Billy Brown wrote:
>
> Robert J. Bradbury wrote:
> > However, the calculation assumes that every person on the planet can
> > find *some* use for his 10 kg allocation of robots consuming ~100KW
> > of power. Right now most of the people on the planet don't come
> > close to consuming 100KW. A standard house (with 200 Amp service,
> > probably above average), only pulls 20KW when it is maxed out.
>
> Something is seriously wrong with these numbers. My handy reference lists
> the solar constant at 1340 W/m^2, and the mean radius of the Earth is
> 6.37x10^6 m. Multiply that out, divide by 3 billion people, and you get an
> approximate natural energy budget of 5.6x10^4 KW per person. We should be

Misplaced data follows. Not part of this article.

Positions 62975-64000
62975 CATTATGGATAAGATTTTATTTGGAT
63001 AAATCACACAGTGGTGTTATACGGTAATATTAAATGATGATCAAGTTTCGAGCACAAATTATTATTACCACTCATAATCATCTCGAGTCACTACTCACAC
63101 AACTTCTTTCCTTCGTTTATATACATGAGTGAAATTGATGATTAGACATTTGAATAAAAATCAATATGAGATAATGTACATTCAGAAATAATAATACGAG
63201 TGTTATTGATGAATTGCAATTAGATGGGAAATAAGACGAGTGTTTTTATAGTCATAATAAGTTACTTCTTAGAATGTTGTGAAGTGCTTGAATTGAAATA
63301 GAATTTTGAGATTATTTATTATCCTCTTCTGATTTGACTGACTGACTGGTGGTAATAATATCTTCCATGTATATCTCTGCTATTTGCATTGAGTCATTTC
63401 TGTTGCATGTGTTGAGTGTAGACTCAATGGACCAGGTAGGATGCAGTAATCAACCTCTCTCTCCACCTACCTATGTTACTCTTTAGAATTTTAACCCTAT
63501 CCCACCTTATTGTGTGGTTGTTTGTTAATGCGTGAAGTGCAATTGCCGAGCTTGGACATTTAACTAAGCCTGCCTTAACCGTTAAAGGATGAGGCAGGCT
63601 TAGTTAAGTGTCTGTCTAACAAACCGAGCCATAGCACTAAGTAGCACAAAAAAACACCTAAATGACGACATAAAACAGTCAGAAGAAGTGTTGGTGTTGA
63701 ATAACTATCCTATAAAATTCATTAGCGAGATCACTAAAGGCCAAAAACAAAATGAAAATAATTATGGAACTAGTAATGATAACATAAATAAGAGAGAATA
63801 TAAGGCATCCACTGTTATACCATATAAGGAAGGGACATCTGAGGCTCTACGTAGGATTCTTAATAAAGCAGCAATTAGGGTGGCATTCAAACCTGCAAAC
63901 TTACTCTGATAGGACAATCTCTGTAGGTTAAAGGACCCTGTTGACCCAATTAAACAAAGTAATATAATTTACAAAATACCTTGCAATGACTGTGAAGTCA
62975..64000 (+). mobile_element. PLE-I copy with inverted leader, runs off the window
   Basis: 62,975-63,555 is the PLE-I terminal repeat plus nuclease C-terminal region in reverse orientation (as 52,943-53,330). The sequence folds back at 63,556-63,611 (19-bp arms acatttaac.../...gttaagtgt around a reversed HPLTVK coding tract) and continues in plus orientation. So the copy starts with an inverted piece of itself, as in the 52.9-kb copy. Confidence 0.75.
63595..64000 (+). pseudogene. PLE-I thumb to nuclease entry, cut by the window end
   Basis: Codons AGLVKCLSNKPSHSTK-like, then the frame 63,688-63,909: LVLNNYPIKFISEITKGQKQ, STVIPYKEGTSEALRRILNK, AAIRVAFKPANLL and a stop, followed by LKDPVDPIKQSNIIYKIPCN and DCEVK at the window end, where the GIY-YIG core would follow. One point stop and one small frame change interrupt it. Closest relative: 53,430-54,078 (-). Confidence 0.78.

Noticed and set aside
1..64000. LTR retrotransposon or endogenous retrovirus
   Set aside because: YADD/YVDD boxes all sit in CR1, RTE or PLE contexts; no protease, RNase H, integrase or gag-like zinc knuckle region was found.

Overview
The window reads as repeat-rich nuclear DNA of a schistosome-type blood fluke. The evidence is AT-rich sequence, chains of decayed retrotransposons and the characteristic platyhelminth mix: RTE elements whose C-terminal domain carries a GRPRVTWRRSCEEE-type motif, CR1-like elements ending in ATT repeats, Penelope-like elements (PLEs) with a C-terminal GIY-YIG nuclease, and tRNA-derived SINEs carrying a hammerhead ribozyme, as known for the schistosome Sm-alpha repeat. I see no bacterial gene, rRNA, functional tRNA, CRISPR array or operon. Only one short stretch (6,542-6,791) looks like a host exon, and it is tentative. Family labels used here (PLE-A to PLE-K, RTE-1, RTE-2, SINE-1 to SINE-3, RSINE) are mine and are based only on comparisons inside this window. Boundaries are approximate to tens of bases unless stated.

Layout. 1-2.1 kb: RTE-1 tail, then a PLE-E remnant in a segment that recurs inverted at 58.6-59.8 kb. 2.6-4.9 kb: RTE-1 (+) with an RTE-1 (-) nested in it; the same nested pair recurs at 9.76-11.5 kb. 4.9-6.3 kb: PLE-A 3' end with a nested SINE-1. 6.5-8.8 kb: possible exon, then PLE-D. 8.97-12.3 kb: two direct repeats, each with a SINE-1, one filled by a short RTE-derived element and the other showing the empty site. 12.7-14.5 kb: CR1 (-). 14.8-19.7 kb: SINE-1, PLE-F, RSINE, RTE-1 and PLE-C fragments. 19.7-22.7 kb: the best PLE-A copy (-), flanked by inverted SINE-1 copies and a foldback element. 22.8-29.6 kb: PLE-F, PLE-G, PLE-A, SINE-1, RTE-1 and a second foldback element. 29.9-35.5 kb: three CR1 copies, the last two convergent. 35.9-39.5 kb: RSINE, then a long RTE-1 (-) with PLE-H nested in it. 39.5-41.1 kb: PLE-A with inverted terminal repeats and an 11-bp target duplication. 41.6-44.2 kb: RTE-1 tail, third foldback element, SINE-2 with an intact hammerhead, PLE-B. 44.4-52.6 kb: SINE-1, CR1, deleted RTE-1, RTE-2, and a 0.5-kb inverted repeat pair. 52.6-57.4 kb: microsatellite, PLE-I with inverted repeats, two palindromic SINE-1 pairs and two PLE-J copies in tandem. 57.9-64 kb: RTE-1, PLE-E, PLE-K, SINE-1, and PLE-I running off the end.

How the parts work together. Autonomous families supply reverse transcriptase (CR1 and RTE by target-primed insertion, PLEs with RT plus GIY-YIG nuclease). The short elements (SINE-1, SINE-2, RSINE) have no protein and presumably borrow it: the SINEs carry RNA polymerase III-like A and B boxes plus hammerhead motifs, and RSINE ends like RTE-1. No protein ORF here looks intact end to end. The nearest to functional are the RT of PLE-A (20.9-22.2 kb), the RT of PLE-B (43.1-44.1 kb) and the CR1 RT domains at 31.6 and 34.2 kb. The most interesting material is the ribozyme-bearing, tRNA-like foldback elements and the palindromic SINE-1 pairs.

> able to use whatever fraction of that we care to actually harvest without
> fear of creating a global heat problem.
>
> Billy Brown, MCSE+I
> ewbrownv@mindspring.com
Problem is:
a) the solar constant is measured from space. At the ground its about 1
kw/sq meter. Then subtract the 2/3 of the earth's surface that is ocean,
then subtract the percentage of the rest of the surface we choose to use
for other purposes, then count the fact that your solar constant (after
adjusted for the attentuation of the atmosphere, and for the percent of
cloud cover reflecting a chunk back into space) is only at the equator,
and the further you get from the equator the more it deteriorates (a
sine function), because of the declination of the sun toward the horizon
(not straight up), plus the fact that only half of the earth is exposed
to sunlight at any given time.... do the math.
Mike Lorrey